The movie is not so heavy on the horror with more emphasis on awkward, relentless sex scenes, but hey, it was a film experience I am unlikely to forget! You can read more of my thoughts on Female Vampire here:

I also have a review of Helga: She Wolf of Stilberg (1978) coming right up. If those were my thoughts on Female Vampire as you can imagine, Helga didn’t fare much better. I’m still figuring out which one I considered worse!

I have plenty of creepy content coming soon, so keep your eyeballs peeled and plenty of new ideas for the site and my career in horror reviewing.

Head to my Facebook page for more regular updates including a weekly ‘Scary Soundtrack’, Follow me on Twitter @WelshDemoness and check out my Instagram mshayleyr1989

Hayley Alice Roberts

Hayley’s Horror Reviews


The Top 10 Short Films of Celluloid Screams 2015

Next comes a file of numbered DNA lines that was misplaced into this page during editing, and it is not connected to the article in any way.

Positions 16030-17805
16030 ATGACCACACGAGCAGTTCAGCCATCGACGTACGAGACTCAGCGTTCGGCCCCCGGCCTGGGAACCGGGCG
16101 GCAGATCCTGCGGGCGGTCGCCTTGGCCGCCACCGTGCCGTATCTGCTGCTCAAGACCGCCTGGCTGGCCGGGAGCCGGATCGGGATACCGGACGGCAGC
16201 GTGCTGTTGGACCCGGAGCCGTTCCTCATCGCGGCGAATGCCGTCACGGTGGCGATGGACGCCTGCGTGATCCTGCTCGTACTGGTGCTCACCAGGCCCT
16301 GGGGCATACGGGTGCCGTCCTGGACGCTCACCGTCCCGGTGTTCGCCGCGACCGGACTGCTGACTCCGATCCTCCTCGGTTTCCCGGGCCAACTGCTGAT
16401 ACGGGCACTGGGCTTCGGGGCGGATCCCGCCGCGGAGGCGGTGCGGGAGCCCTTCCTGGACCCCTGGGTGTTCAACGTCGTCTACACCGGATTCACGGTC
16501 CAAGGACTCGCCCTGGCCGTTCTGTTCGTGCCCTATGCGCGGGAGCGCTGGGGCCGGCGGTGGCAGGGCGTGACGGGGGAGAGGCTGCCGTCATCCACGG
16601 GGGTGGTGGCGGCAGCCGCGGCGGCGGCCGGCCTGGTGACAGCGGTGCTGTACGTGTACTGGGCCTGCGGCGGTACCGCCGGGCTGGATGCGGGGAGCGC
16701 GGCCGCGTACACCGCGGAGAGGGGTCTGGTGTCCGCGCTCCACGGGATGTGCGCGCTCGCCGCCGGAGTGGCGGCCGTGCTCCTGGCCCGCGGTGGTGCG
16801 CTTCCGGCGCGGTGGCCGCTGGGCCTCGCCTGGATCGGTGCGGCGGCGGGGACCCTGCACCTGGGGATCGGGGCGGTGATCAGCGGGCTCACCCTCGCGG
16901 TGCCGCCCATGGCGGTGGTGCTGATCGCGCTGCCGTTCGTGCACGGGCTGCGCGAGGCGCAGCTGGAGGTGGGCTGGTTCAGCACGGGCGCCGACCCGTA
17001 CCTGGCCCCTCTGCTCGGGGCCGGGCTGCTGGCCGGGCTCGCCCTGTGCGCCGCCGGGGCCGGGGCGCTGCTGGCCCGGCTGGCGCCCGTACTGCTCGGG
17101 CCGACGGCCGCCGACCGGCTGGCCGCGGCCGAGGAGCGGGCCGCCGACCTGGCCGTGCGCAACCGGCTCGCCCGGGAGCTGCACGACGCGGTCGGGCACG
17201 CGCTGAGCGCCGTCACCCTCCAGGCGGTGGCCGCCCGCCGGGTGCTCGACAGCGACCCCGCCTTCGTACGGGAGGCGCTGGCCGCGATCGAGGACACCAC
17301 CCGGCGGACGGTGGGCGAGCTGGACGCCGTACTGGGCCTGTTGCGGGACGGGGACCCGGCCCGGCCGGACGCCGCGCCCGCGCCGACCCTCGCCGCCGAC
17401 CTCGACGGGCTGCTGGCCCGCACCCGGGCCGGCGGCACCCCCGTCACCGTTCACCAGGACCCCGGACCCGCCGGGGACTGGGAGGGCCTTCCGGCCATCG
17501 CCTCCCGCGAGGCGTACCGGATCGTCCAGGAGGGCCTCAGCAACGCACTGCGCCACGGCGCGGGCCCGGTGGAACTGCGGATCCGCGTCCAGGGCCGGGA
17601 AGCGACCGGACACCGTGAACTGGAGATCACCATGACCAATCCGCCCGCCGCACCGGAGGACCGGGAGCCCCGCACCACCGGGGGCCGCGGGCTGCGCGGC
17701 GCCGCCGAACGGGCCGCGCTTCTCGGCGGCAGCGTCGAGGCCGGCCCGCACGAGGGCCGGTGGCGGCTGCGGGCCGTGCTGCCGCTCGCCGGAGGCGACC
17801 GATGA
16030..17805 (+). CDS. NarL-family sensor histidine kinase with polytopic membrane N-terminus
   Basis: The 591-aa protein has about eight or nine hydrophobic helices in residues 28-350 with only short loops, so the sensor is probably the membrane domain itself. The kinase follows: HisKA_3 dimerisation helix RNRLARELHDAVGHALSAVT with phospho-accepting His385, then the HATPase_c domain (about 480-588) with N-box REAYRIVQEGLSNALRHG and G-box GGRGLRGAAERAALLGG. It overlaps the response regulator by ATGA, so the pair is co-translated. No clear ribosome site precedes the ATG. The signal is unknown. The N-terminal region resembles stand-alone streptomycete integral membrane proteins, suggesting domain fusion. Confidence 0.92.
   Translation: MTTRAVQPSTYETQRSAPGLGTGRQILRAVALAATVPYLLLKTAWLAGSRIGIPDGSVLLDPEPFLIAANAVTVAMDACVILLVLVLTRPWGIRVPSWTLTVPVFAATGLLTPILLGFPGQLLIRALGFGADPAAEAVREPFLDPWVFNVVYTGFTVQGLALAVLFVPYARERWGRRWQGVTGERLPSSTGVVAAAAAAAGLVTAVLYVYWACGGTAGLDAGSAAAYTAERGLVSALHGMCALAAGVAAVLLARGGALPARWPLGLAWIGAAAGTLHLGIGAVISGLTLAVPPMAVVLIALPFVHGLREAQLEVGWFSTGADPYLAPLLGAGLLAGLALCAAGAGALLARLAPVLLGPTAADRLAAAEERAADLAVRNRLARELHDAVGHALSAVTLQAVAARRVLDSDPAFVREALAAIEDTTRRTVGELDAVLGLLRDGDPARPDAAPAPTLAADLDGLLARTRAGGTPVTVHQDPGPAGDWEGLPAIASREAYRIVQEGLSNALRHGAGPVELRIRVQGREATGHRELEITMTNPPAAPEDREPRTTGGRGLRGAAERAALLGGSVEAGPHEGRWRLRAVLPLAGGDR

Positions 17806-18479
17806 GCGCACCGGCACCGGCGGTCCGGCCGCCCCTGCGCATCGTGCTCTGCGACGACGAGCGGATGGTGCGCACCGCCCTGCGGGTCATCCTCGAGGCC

Posted in Horror Festivals with tags , , , , , , , , , , , , , , , , , , , , , , , , , on November 6, 2015 by Hayley's Horror Reviews

celluloid poster 2015

Just as much as the features, viewing a selection of short films is a vital part of the festival experience. Celluloid Screams screened some mind-blowing shorts that demonstrate how filmmakers can achieve effective storytelling in a limited time frame. This year’s festival saw a versatile mix from laughs and gore to hard-hitting to the bonkers and the bizarre. Please note that these are my views and do not reflect the winning films selected by the short film jury panel. Please comment if you agree or disagree with my picks.

10. Remnant

  • Director Andy Stewart
  • Country: UK
  • Run Time: 15 Minutes